Derby County looked like earning automatic promotion from the League Championship for much of the 2006/07 season but eventually sneaked promotion via the play-offs, somewhat unexpectedly, beating the favourites West Bromwich Albion in the final.
The Wembley battle was billed as beauty versus the beast; Albion's slick attacking football against the Rams' attritional, hard working and tough tackling style that had churned out narrow wins, including thirteen 1-0 victories during the regular season.
Billy Davies' no frills side soaked up the pressure and took their chances at the other end when the rare opportunities presented themselves. This system worked a like a charm all the way to the play-off final, when Stephen Pearson scored his first goal for the Midlands club in a 1-0 win.
Promotion completed an impressive transformation by Davies, who dragged Derby from 20th in the Championship in 2005/06 back into the Premiership after a five-year absence.
But the Scot's defensive blueprint for success is unlikely to succeed in the Premiership.
Derby's squad may have been capable of coping with the attacking threats thrown at them by Hull, Burnley and Coventry but in the top-flight the opposition are clinical. Give the top-half Premier League teams possession and they will eventually make the breakthrough against a less-skilled defensive team that just sits back.
The Rams' abrasive manager, who was slow to commit his future to the club following promotion because of difficulties with the board, must devise a new plan if he is to keep the club in the Premier League.
It will be the first time the former Glasgow Rangers player has coached in the English top flight. And while Davies enjoyed relative success in the Scottish Premier League with Motherwell, before narrowly missing out on promotion to the Premier League with Preston in May 2005, it will be step up in class for the manager, as well as his players.
Much of Derby's efforts will revolve around a core of experienced players. At the back Andy Todd, a summer signing from Blackburn Rovers, and Darren Moore, formerly of West Bromwich Albion and Portsmouth, have both previously played in the top flight an will be saddled with the responsibility of steadying a relatively young team.
In midfield, club captain Matt Oakley, who played the majority of his career in the Premiership with Southampton, has the responsibility of conducting the team.
The skilled midfielder, who can pass with excellent quality and goes forward to superb effect, only signed for Derby in August 2006 but proved to be the driving force behind promotion.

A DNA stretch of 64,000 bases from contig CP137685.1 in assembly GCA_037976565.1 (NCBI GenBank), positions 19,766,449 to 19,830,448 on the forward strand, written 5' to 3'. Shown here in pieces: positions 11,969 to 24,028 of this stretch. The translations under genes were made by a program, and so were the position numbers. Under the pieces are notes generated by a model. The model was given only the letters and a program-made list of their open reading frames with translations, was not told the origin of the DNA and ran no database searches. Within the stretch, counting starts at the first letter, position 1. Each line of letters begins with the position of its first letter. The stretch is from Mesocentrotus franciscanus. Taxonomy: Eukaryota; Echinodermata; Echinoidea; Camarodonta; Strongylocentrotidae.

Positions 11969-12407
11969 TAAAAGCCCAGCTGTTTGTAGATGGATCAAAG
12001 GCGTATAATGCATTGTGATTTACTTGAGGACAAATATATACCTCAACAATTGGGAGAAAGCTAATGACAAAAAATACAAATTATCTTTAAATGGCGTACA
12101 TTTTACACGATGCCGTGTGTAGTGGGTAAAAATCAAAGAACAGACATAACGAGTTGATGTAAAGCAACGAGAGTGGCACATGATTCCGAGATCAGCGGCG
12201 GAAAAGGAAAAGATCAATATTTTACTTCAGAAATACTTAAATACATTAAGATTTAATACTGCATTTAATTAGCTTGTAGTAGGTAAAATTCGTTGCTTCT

He is capable of playing at the heart of the midfield or in a wider position, and provides plenty of options for strikers. He also boasts a long throw as another speciality.
Oakley will be charged with supplying £3.5million striker Robert Earnshaw, who still has to prove himself in the top flight, with the ammunition to score even a fraction of the goals he has enjoyed in the Championship.
Although Steve Howard scored 16 league goals with his battering ram approach last term, he has not played in the top flight before, and will presumably be snuffed out by Premier League defences. So much of Derby's goal threat will fall to the feet of the pacy Earnshaw, who tasted top flight football briefly with West Bromwich Albion.
While the lime-light is on Earnshaw the Derby fans will be hoping that local-lad Giles Barnes can continue his astonishing rise through the ranks.
The 19-year-old is an exciting talent who can play anywhere across the midfield, and operate in a forward position. He has been scouted by many other clubs and was hastily tied down to a four-year extended contract in 2006.
Such is his talismanic value to the club that he was rushed back from injury and limped into action from the subs bench during the play-offs. It was Giles who set up the promotion winning goal for Pearson in the final.
The England youngster was named the club's Young Player of the Year for 2006/07 and even if Derby suffer relegation Barnes could well remain in the top-flight as he is snapped up by another club.
And survival is obviously Derby's target this season.
However, the bookies expect the club to go straight back down and I can't see any reason to disagree. Odds of only 3.25 to finish bottom says it all.
The silver-lining to this particularly dark cloud is that last season Soccernet said the same about Reading.